Taryn Phaneuf Jun. 16, 2016, 12:16pm

SAN FRANCISCO – A controversial amendment to San Francisco’s short-term rental housing law passed the Board of Supervisors.

The board office told the Northern California Record that the measure passed unanimously with 10 "ayes" at a June 14 meeting, according to draft minutes from the meeting. Supervisor Mark Farrell excused himself from the vote.

The vote amends a law passed in 2014 that requires residents who rent rooms or entire homes to tourists through websites like Airbnb, VRBO and HomeAway to register with local government. It's aimed at enforcing the law because a little more than a year after it took effect, only a small percentage of owners have actually registered – fewer than 1,400 of an estimated 7,000. The amendment would require websites to ensure hosts of San Francisco listings are registered with the city. Companies could face fines of $1,000 per day for not complying.

Airbnb opposed the rule, saying it shouldn’t be held liable for user content. During the board’s hearing on the amendment, Supervisors David Campos and Aaron Peskin, who spearheaded the amendment, acknowledged comments by Airbnb hosts who said the registration process is too difficult and should be improved. Hosts suggested creating an online application process and allowing a grace period for new hosts to register, among other suggestions – none of which were included in the amendment that passed.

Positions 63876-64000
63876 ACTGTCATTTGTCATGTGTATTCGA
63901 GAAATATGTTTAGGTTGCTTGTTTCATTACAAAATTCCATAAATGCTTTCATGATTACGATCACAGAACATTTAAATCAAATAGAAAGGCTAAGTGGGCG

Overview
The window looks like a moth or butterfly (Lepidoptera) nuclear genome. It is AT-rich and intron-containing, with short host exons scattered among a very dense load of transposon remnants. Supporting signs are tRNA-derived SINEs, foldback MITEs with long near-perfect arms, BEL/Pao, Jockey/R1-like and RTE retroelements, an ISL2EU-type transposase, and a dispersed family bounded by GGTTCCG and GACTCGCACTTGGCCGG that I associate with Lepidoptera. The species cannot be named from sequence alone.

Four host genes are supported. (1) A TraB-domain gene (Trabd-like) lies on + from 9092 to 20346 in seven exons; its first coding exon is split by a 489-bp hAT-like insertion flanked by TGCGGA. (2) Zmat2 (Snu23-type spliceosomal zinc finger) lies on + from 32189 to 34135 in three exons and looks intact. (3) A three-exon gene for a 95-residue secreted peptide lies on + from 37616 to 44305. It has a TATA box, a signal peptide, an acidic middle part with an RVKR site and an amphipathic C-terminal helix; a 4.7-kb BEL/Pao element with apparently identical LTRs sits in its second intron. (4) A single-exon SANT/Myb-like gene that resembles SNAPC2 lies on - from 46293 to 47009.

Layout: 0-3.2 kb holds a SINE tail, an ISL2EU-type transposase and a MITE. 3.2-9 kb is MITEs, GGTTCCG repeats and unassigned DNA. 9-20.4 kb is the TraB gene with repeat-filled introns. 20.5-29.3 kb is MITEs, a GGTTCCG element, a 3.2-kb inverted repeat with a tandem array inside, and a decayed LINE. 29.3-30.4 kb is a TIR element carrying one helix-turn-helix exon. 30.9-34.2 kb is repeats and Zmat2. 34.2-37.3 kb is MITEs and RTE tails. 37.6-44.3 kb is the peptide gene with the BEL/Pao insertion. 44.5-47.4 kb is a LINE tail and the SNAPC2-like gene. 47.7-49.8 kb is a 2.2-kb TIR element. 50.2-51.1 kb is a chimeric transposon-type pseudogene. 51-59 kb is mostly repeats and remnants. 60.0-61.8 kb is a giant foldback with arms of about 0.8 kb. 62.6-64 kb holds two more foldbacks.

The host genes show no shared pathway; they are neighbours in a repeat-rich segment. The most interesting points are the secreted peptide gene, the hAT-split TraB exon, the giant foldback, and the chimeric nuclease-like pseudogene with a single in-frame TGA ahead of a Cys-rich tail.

“Instead of fixing the broken registration process, the board approved a proposal that experts say violates federal law that protects free speech and innovation on the internet,” Airbnb Spokeswoman Alison Schumer told the Northern California Record.

The federal law the company’s referring to is Section 230 of the Communications Decency Act of 1996. It says online services that publish third-party content are protected from being held responsible for the speech and action of others. It’s considered the foundational freedom on which sites like Facebook or Craigslist operate.

Airbnb says a February survey found 18 percent of hosts in San Francisco reported that the added income helped them keep their house rather than lose it to foreclosure or eviction. The city has said the short-term rental regulations are necessary to address the affordable housing crisis.

In addition to registering, regulations require short-term rental hosts to live in the home they’re renting and limit guests to 90 days per year while the resident isn’t home. They’re also limited to renting out only one property.

“We remain ready and willing to work with city officials on better rules that don’t hurt middle class residents or violate federal law, and we're considering all options to stand up for our community,” Schumer said.

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